15 things to know before you take cocaine
Our cocaine use checklist will help to keep you safer.
Cocaine (also known as coke, blow, charlie, and flake, among other street names) is a white powder stimulant that is regularly snorted.
In collaboration with Global Drugs Survey, we have produced a checklist of things you should do, or consider, before you take cocaine.
Emergency situations can still occur even when following all of this advice, but this checklist will ensure you are as prepared as possible to reduce the risk of harm to your health caused by taking cocaine.
If an accident or emergency situation occurs, always call the emergency services and be honest about what you or the person at risk has taken. You will not get into trouble for attempting to save someone’s life.
Cocaine use checklist
1. You’ve done your homework and know lots about cocaine. For a full list of facts about cocaine, its duration, risks and side effects, visit the Talk To Frank website.
2. You’ve identified a trusted person who will keep an eye on you and look out for you during this experience.
3. You’ve planned ahead and know where you will be, what you will be doing and who you will be with. Ideally this should be a familiar location.
4. Be aware you will be breaking the law: know your rights and the potential consequence if you get caught by the police.
5. Drinking alcohol when using cocaine tends to increase your consumption of both substances, so your experience is more expensive. This combination can also make accidents more likely and cause more health problems: it produces a toxic chemical called cocaethylene in your body that can damage the heart, liver and brain.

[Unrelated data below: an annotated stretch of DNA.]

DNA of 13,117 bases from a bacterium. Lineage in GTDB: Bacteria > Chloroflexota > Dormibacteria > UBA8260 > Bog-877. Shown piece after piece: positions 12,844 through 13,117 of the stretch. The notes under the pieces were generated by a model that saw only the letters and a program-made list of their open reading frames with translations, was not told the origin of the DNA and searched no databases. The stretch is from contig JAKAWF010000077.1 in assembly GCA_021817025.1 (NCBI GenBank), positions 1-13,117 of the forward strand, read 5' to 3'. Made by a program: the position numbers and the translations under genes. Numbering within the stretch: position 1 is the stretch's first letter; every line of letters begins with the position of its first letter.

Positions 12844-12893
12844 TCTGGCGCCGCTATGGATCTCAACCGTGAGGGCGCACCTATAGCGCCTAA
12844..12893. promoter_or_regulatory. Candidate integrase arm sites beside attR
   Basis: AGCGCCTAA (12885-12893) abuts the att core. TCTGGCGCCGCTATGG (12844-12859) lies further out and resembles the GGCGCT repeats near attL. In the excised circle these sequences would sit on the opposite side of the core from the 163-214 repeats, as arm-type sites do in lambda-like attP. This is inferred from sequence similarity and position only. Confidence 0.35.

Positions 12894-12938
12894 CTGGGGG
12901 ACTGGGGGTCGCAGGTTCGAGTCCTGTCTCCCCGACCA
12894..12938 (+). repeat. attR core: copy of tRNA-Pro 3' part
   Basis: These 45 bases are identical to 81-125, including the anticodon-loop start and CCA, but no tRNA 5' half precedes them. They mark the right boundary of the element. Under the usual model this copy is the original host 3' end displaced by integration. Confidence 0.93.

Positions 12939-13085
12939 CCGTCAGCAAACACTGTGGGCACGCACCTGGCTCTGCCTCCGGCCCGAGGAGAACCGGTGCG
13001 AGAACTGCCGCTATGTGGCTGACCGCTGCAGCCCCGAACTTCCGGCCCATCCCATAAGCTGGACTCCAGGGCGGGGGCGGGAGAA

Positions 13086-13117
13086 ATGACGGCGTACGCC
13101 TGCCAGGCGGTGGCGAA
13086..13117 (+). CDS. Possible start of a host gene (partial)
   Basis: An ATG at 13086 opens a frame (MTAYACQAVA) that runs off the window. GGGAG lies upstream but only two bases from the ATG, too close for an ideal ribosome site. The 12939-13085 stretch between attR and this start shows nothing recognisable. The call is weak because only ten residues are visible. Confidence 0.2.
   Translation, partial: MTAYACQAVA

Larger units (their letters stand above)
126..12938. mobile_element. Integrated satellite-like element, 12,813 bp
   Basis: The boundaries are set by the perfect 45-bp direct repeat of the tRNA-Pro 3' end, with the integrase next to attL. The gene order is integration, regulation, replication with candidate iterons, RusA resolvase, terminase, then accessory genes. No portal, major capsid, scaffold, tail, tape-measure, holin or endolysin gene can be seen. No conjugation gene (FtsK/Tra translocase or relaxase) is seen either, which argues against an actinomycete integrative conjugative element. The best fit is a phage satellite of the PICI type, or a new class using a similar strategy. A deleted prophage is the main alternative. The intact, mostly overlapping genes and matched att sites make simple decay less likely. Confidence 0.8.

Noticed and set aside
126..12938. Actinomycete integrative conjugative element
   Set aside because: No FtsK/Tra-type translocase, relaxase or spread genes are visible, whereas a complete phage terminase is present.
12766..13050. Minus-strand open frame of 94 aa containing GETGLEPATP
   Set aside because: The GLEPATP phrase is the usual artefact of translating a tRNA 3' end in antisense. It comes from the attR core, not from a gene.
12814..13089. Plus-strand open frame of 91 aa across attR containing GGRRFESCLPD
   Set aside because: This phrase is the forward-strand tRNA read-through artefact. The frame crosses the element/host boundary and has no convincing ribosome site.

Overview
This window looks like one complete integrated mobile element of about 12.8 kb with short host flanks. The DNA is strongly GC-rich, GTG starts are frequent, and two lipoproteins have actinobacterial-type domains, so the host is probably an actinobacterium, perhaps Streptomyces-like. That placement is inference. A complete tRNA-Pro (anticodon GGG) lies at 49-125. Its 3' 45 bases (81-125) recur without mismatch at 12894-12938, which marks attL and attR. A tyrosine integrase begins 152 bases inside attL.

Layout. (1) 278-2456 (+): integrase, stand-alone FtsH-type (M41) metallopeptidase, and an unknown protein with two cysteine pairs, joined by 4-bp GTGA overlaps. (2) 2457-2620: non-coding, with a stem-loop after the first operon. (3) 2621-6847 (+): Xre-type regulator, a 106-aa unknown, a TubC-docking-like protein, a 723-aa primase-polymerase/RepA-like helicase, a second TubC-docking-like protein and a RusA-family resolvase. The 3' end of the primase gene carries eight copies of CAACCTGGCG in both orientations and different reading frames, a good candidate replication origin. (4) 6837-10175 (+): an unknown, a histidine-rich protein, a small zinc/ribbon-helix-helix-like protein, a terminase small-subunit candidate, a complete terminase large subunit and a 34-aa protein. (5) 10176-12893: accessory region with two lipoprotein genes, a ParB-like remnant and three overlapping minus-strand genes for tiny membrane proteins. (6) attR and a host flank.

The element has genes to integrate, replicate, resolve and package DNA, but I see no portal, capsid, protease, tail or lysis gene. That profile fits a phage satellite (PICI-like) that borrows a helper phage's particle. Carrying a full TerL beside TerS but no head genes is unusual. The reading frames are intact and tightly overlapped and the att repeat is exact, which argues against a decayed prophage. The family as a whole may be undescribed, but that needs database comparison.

6. Cocaine purity has increased a lot in the UK in recent years. If someone else is preparing your first line, let them know if it is your first time. Start with a smaller ‘test’ line and wait at least a few hours before re-dosing. Also consider doing this if it’s the first time using from a new supply.
7. If you are planning to snort cocaine, use your own straw to avoid cross-contamination.
8. Have some gum at hand as this can help to reduce grinding of your teeth.
9. Stay well hydrated: have access to water and other non-alcoholic drinks.
10. Avoid having any commitments, important appointments or responsibilities coming up in the days following your cocaine use. During the days after using cocaine, you may feel lower in mood and more anxious.
11. Cocaine can make it difficult to sleep and several days of not sleeping can worsen your comedown.
12. Make sure you’re in a good headspace and feel physically well before you use cocaine. Cocaine can cause people to feel anxious and panicky and can worsen whatever state you are in when you take it. If this does happen, remember the effects are usually short lived and anxious or panicky feelings will often reduce after about 30 minutes.
13. If you are taking any medicines (e.g. some antidepressants) they may interact and make unwanted effects more likely. Cocaine can potentially make mental health symptoms worse.
14. Know that it’s OK to tell someone if you’re not feeling right or are worried about anything during or after your cocaine experience.
15. Know that you don’t have to take any drug ever, and if it doesn’t feel right, then don’t do it. There’s always another day.
Global Drugs Survey and Humankind agree that the only way to avoid drug related risk is to not use drugs.
Further harm reduction advice can be found on the Global Drugs Survey website.